Monday, April 9, 2012


When I was a child I can remember my Father contributing on a regular basis to Boy's Town. It was his favorite charity though he never told us why. Years later when I attended Creighton University in Omaha I had many occasion to visit the campus of this wondrous facility, just for a quiet green place to study. Of course we all saw the movie with Spencer Tracy & Mickey Rooney which only added to the greatness of this place.

Just this past March Father Flanagan’s process for canonization was opened.
SERVANT of GOD EDWARD JOSEPH FLANAGAN was born in 1886 at Leabeg, County Roscommon, Village of Ballymoe, Ireland. It is believed that  he was born prematurely, leading to his family's fear that he would not survive. Perhaps due to his condition at birth, Edward was frail and often struggled with illnesses throughout his entire life. In spite of this he had great determination to accomplish the Lord’s will. In a letter to a friend he wrote, "You also may not know that I was the little shepherd boy who took care of the cattle and sheep. That seemed to be my job as I was the delicate member of the family and good for nothing else, and with probably a poorer brain than most of the other members of the family." The family had a farm and sometimes he and his father would pray the Rosary in the rain and rosaries in hand go together looking for lost sheep.

He was clearly formed for his life long mission work during the days of his youth in Ireland. "The old-fashioned home with fireside companionship, its religious devotion and its closely-knit family ties is my idea of what a home should be. My Father would tell me many stories that were interesting to a child -stories of adventure, or the struggle of the Irish people for independence. It was from him I learned the great science of life and heard examples from the lives of saints, scholars and patriots. It was from his life I first learned the fundamental rule of life of the great Saint Benedict, 'pray and work.'"

He immigrated to America in 1904, with his sister Nellie staying with his mother's relatives until he began his studies at Mount St. Mary’s Seminary in Emmitsburg, Maryland. He then entered Dunwoodie Seminary in Yonkers for the Archdiocese of New York. In the first year of his studies he contracted double pneumonia and because of his weak lungs was unable to fully recover. He had to leave the seminary for at least a year. He moved to Omaha, in 1907, to live with his brother, Father Patrick Flanagan, with Nellie nursing him back to health.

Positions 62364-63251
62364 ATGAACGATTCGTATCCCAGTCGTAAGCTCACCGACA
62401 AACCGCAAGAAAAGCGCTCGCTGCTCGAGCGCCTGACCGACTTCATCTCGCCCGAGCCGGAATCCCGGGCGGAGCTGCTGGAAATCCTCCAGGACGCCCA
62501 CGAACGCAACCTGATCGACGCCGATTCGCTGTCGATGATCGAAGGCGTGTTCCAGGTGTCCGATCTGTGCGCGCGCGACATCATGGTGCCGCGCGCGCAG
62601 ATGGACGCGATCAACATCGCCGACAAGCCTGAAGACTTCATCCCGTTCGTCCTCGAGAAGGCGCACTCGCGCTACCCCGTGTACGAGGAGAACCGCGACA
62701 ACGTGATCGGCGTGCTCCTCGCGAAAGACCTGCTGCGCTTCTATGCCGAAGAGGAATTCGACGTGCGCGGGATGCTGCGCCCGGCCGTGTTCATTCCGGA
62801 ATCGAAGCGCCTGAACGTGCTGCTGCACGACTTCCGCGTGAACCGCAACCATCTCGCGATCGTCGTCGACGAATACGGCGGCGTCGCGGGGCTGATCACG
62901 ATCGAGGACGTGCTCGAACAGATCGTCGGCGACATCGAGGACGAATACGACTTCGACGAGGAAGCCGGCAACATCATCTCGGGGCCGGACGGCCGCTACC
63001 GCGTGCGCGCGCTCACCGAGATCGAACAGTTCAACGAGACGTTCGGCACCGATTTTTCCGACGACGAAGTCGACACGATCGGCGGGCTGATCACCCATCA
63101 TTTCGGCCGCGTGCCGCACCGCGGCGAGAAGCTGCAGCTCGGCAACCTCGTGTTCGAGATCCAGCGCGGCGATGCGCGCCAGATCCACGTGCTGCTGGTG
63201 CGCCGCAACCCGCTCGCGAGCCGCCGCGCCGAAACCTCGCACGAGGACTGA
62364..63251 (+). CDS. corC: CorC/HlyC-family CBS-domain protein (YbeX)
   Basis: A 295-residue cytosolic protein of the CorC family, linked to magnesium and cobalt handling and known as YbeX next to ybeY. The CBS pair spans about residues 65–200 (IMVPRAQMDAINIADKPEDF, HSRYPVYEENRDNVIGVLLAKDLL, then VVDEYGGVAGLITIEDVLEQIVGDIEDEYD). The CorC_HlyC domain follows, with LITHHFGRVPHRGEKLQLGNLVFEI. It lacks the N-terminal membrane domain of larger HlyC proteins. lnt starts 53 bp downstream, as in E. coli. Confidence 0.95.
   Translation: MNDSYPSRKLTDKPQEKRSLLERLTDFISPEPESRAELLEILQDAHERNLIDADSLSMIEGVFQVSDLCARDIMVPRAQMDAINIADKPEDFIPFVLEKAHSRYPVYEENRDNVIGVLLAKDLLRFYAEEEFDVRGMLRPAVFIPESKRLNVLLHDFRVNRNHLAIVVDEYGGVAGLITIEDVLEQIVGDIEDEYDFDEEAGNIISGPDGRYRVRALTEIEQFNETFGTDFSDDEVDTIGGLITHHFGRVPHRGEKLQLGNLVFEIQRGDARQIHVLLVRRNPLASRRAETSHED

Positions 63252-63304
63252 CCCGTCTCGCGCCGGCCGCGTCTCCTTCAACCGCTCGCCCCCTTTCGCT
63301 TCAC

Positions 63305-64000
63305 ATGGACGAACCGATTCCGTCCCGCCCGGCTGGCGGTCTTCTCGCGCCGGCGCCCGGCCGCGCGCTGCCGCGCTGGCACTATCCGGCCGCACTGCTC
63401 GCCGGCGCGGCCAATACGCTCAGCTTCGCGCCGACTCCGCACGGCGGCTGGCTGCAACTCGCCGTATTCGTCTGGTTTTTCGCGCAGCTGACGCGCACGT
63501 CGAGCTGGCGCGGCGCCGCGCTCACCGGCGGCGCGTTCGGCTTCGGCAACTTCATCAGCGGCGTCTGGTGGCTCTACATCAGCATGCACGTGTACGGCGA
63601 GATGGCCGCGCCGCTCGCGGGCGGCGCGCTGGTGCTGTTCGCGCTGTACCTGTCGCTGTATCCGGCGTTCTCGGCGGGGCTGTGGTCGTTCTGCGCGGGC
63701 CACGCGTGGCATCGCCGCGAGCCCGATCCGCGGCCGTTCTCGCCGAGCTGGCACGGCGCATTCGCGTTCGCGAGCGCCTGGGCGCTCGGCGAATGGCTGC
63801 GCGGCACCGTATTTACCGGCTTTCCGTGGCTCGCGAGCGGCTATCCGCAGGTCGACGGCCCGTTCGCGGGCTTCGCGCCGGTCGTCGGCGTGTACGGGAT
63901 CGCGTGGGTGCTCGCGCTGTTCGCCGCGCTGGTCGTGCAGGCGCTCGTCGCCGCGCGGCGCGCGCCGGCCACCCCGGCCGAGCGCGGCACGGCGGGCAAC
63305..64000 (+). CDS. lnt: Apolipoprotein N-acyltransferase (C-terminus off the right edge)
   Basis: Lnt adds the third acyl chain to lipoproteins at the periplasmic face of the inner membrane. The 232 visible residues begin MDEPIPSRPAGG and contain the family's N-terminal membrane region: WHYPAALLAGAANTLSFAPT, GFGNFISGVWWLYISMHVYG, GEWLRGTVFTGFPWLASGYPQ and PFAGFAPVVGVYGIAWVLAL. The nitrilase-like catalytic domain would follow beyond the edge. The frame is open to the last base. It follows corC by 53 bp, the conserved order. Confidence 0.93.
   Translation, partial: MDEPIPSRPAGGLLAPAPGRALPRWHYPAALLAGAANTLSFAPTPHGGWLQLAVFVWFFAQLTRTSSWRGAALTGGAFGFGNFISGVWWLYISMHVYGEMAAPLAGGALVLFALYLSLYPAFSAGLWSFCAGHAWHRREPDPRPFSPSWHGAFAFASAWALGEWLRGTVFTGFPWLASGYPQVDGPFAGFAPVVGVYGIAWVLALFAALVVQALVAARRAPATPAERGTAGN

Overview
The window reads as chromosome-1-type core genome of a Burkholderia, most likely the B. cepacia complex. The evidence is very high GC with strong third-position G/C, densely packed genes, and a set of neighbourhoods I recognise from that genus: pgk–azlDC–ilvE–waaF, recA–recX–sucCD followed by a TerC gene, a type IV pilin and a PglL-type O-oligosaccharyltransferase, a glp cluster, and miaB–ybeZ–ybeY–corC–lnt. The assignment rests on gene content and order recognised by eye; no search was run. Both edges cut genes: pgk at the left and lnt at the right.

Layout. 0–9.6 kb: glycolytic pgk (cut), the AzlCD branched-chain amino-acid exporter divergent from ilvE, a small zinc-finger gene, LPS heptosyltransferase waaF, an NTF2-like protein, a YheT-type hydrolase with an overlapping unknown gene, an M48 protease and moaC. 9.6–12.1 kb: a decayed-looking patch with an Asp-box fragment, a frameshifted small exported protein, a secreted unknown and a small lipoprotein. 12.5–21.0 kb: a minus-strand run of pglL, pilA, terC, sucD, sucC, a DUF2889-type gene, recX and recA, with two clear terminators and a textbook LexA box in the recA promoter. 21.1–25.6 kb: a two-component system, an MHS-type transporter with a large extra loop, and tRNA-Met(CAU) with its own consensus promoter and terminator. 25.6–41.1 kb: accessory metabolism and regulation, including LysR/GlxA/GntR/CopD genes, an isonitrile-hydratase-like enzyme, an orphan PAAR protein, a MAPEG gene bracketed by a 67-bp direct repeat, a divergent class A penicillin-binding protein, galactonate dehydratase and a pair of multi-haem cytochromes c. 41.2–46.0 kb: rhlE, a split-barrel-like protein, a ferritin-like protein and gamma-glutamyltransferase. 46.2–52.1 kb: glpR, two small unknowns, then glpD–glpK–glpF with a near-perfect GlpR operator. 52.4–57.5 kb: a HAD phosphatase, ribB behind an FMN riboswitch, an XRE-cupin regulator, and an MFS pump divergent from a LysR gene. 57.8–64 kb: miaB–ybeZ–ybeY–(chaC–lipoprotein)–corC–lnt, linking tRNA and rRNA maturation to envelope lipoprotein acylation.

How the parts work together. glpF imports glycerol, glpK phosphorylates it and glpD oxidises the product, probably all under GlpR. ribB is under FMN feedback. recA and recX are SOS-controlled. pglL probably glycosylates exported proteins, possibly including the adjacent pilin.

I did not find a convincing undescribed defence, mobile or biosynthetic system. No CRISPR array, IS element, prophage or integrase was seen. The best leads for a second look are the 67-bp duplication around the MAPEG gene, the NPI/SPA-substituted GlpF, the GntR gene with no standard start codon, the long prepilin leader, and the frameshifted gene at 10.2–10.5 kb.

After studies and many set-backs, he was ordained in 1912. His first assignment was in O’Neill, Nebraska, where his brother had spent his first parish assignment after his arrival in Omaha in 1904. Six months later, in Holy Week Father Edward was transferred to St. Patrick’s Church in Omaha to assist the ailing pastor. On Easter Sunday, a violent tornado struck Omaha, destroying one third of the city and killing 155 leaving hundreds homeless, and many without work.

For the next two years, Fr. Flanagan ministered to the needs of those affected by the tornado, later founding a shelter for homeless men. During the first Great War he decided to make a study of the juvenile justice system. In the summer of 1917, he took seven boys from the courts, met with them three times a week establishing a routine for them. He now knew the course his life would take and with the permission of the Bishop Jeremiah Harty, moved five boys, ages eight to ten, into his first home. 6 months later he had 32 boys in a larger building and by Christmas, there were over 100 boys in the home and soon the capacity of 150 boys was reached. With help from the Mother-Superior of the Notre Dame Sisters, and many well-trained teachers, he began a school for the boys. In 1921, he received the deed to Overlook Farm, constructed five buildings for his boys, and was able to move them to their new home. Overlook Farm is now the incorporated Village of Boys Town.

While obviously quite busy with his life Father was a man of prayer and encouraged every boy to pray; his famous quote is, "Every boy should pray; how he prays is up to him."
More than 6,000 youth were under his direct care during his lifetime. U.S. Presidents and other world leaders sought his counsel. He advised, was studied and inspired other clergy and youth care workers throughout the world. Eighty-nine programs across the globe are directly inspired by his example. Boys Town is currently a national leader in caring for children and families through its treatment for behavioral, emotional and physical problems.

"He ain't heavy, Father, he's m' brother!"
 He prophesied before his passing in Berlin in 1948, "That the work will continue you see, whether I'm there or not, because it's God’s work, not mine."  He died at the age of 61 of a heart attack.

Father Flanagan believed that every child could be a productive citizen if given love, a home, an education and a trade, and accepted boys of every race and creed. He is quoted as saying, “There are no bad boys. There is only bad environment, bad training, bad example, bad thinking.”

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